What Is Evil?
By Dr. Mike Murphy
A couple had two little boys, ages 8 and 10, who were excessively mischievous. The two were always getting into trouble and their parents could be assured that if any mischief occurred in their town their two young sons were in some way involved. The parents were at their wits end as to what to do about their sons’ behavior. The mother had heard that a clergyman in town had been successful in disciplining children in the past, so she asked her husband if he thought they should send the boys to speak with the clergyman. The husband said, ‘We might as well. We need to do something before I really lose my temper!’ The clergyman agreed to speak with the boys, but asked to see them individually. The 8 year old went to meet with him first. The clergyman sat the boy down and asked him sternly, ‘Where is God?’ The boy made no response, so the clergyman repeated the question in an even sterner tone, ‘Where is God?’ Again the boy made no attempt to answer. So the clergyman raised his voice even more and shook his finger in the boy’s face, ‘WHERE IS GOD?’ At that the boy bolted from the room and ran directly home, slamming himself in the closet. His older brother followed him into the closet and asked what had happened. The younger brother replied, ‘We are in BIG trouble this time. God is missing and they think we did it.’
Each time evil raises its’ head, we hear the questions start to come. Asking if God is really missing. “If there is a God, why did He not stop this?” “If God was so loving, then how could He allow such evil?” And, “Where was God when this people needed Him to protect them?” Recently, as I heard these questions asked, I heard a pastor respond to the questions. Replying with an answer that troubled me even more than the questions ever could. He told the audience, “God has not given us the ability to understand evil. We are incapable of knowing what evil is, explaining where it came from or how it was created.”
With each tragedy we see today, we watch the world ask these same questions. And with each question, we often watch as Christians today do not have the answers. We make vain attempts to answer, leaving the world with even more questions than they had before. We then are left to watch as the world pushes God farther away.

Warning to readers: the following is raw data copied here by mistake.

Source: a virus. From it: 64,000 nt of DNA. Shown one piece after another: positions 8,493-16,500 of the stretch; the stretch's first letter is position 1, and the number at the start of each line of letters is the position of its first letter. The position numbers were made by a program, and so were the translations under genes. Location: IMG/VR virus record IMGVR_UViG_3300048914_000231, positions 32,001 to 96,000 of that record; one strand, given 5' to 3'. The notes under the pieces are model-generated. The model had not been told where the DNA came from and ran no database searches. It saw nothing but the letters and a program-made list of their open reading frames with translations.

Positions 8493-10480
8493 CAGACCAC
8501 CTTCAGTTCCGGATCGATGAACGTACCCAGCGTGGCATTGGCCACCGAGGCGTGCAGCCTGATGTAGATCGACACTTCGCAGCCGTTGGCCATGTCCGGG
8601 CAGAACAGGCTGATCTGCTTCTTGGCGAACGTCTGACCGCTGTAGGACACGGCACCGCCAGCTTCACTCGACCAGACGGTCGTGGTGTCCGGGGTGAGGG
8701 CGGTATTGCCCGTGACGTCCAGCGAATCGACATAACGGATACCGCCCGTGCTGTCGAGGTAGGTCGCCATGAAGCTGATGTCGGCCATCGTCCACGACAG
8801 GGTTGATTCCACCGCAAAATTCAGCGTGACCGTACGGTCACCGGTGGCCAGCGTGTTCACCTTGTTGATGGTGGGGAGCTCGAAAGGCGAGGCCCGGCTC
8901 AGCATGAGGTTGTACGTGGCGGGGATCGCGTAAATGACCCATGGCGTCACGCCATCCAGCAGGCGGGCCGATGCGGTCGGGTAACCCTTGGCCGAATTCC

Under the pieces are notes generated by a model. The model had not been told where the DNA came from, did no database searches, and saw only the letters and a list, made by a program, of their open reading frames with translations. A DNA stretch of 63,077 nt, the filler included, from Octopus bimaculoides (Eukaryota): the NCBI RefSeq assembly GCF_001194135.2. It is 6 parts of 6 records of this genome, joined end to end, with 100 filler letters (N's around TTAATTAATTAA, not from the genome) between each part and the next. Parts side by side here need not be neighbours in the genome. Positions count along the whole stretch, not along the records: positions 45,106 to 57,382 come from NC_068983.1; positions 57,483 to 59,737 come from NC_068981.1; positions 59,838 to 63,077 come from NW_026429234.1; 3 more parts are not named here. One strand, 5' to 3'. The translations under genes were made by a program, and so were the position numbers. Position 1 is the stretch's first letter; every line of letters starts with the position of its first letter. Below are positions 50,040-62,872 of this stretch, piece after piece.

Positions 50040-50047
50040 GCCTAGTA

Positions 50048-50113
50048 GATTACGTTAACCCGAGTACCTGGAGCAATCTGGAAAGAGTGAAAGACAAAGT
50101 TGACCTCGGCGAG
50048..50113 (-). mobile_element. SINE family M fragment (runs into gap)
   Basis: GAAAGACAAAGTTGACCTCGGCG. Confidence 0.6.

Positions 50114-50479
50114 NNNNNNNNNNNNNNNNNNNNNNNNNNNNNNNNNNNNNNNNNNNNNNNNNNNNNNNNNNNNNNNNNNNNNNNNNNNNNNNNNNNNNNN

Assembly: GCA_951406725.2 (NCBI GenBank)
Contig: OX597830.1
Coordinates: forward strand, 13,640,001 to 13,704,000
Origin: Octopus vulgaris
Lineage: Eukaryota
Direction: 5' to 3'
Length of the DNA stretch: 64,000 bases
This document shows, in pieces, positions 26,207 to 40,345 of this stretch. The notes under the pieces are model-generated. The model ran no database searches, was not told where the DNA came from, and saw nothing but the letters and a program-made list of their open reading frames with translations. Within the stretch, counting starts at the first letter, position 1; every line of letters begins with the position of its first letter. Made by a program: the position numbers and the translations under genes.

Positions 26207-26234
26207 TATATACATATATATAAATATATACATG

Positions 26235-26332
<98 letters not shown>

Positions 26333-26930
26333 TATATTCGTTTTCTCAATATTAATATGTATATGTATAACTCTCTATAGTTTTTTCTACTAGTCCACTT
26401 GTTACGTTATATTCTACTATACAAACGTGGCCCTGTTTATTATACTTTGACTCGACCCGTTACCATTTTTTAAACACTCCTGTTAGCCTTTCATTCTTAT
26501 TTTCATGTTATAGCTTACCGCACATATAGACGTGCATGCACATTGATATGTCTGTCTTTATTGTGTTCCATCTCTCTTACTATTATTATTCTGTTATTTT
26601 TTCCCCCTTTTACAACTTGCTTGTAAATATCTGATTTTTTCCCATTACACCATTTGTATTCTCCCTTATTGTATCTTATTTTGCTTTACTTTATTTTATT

So why can the Church not seem to answer these question when it is asked? Why are we unable to leave the world with answers of a loving God, rather than leaving them with more questions of why God would allow this? Although sad, the answer to this question is quite simple. We, the Church, no longer understand what evil truly is and what place it has and carries in this world today. We can no longer answer the ‘why” and the “how”, because we no longer follow and understand the words of the “Who”. To truly understand this, we need to take a hard look at two often asked questions. “What is evil?” And, “Who created evil?”
So what is evil? The dictionary defines evil as “morally reprehensible, sinful, wicked”. Evil has become a very broad term to define the malicious and destructive acts we often see around us. In order to truly define evil, we need to look at what it does. Evil can only be defined if we not only look at its’ cause, but also at its’ effect. In order to do this, let us look at a simple comparison.
Walk outside in Green Bay, Wisconsin in the heart of winter, and you will soon hear one phrase over and over. “Wow it is cold!” But ask any scientist and they will tell you that there is no such thing as “cold”. Cold is nothing more than a word we have created to describe the absence of heat. The less heat we feel, the “colder” we say it has become. The same can be said of evil. Evil is the word we have created to describe the absence of God, and the goodness that only He can bring this world (1 Chronicles 16:34). Therefore, the farther we find ourselves separated from God, the greater the chance of evil a situation may hold.
When we see a tragedy on the news, we need to understand that the event we are watching is not evil. Evil is the result or the outcome of the event we see. Evil is not the action, evil is the outcome, or the effect of that action. The action that caused the evil is sin. We often confuse sin, the act, with evil, the effect. When we watch a terrorist strap a bomb to their body, walk into a building and kill all those who were innocently there, we are witnessing sin. The act they commit is sin, evil is the result or the effect of that act.
Sin is the act of behaving against the law and teachings of God, and His plan for our life (Deuteronomy 9:7, 1 John 3:4) Sin is what separates us from God, and prevents us from allowing His love and wisdom to guide our lives. Sin is a choice, one we make each day. Do we follow the ways of God or do we follow the ways of man, allowing sin to rule our lives? Evil is often the outcome of that sin, and the effect of our choice not to allow God’s plan to lead our lives. We must understand, where you see evil you are witnessing a choice that has been made. A choice by someone that has chosen sin over God. We must also understand, evil and God can never be found together in the same sentence. Where God is present evil cannot exist.